Puaiohi by Lucas BehnkeThe Puaiohi is a critically endangered native thrush and the last of the island’s native seed-dispersing species.  As such, the Puaiohi, which numbers only 500 birds in the wild, is central to maintaining healthy native forests. Given the Puaiohi’s critical ecosystem role, small population size and restricted range, gaining a better understanding of the conditions which affect its reproduction and survival is critical.  

To address this issue, I and other researchers at the University of Hawaiʻi at Mānoa joined with KFBRP to look at how different types of management options might influence the population size of the Puaiohi, and thus, promote the species’ long-term survival.  We found that rat control, even at conservative levels, appeared to be the most effective method of increasing Puaiohi abundance.  Moreover, we found that female and juvenile survival appeared to be the most important influences on population growth and persistence, indicating that management should focus on increasing female and juvenile Puaiohi survival.  Both females and juveniles are very susceptible to rat predation.  Other management options, such as providing nest boxes and supplemental food and improving native habitat, also have potential to increase Puaiohi numbers.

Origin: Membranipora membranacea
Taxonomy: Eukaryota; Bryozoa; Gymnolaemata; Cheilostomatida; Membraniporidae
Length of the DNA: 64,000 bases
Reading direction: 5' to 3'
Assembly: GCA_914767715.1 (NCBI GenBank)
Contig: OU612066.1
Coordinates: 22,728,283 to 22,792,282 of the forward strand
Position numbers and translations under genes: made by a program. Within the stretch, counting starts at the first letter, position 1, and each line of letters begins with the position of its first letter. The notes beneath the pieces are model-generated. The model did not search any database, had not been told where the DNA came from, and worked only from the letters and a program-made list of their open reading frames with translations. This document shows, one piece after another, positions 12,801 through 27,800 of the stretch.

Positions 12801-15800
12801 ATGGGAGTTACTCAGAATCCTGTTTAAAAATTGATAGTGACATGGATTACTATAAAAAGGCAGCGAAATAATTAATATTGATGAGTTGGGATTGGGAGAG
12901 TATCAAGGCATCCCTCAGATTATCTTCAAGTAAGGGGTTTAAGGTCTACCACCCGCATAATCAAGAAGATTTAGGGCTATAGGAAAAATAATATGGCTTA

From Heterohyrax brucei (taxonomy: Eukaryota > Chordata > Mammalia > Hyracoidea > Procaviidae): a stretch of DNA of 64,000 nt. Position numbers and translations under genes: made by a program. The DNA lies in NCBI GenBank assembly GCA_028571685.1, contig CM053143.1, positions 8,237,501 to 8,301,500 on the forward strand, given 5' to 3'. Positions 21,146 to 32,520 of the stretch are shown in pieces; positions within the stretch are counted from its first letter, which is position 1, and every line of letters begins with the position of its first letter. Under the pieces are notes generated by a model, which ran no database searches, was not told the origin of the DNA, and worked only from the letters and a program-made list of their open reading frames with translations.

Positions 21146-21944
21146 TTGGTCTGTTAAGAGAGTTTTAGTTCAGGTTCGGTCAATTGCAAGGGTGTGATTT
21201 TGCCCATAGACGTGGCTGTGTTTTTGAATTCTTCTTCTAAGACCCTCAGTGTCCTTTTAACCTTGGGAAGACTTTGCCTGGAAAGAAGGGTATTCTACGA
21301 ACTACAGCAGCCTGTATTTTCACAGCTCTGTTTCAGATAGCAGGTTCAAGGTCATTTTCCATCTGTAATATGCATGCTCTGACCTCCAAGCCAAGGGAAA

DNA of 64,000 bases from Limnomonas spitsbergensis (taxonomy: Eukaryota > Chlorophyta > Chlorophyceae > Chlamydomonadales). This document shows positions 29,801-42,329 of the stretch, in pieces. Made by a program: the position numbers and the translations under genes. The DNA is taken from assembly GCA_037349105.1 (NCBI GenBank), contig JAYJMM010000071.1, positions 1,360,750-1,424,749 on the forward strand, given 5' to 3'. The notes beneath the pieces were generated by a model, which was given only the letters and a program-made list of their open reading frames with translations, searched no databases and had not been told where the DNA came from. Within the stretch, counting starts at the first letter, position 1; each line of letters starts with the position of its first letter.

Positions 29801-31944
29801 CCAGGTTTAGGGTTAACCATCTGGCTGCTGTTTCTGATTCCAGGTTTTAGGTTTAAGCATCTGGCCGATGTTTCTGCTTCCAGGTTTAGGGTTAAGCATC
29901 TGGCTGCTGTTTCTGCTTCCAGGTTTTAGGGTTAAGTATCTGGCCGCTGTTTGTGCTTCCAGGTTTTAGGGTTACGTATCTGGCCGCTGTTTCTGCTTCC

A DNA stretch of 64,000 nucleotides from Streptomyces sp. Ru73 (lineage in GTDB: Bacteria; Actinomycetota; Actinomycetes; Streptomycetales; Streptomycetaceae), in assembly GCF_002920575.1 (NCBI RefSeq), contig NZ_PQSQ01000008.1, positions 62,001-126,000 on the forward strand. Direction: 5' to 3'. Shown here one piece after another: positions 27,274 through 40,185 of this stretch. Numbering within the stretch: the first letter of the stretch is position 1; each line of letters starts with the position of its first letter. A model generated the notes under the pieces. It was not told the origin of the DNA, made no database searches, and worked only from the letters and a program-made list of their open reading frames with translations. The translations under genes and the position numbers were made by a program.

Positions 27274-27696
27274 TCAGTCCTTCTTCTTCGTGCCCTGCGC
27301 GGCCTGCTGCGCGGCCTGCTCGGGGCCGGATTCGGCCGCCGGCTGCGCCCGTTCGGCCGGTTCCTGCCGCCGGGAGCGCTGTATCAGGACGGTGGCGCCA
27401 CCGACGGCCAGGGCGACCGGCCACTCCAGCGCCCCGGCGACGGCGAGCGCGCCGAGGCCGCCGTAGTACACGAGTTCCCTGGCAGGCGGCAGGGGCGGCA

In this study, we demonstrate that practical, attainable management activities can increase Puaiohi numbers and prevent the extinction of this unique endemic species.  Furthermore, the study helps justify the enormous time and effort KFBRP, its partners and the public (via the very successful “Birds, Not Rats!” campaign) is investing in rat control in the Alaka’i.

You can read the full study here.  The study has also been covered by the Garden Island Newspaper and KHON and HPR.

Fifty-six Waterfalls and Counting

Fifty-six waterfalls and counting! All teeming with water as I looked west in disbelief at the scene that lay in front of me. A few minutes later the view was masked by fog once again, the rain continued, so I walked up to camp and sunk back into my sleeping bag. Little did I know at the time that parts of Kaua’i were experiencing some of the most intense rainfall ever recorded in 24- and 48-hour periods. No small feat for an area that is often regarded as one of the wettest on Earth!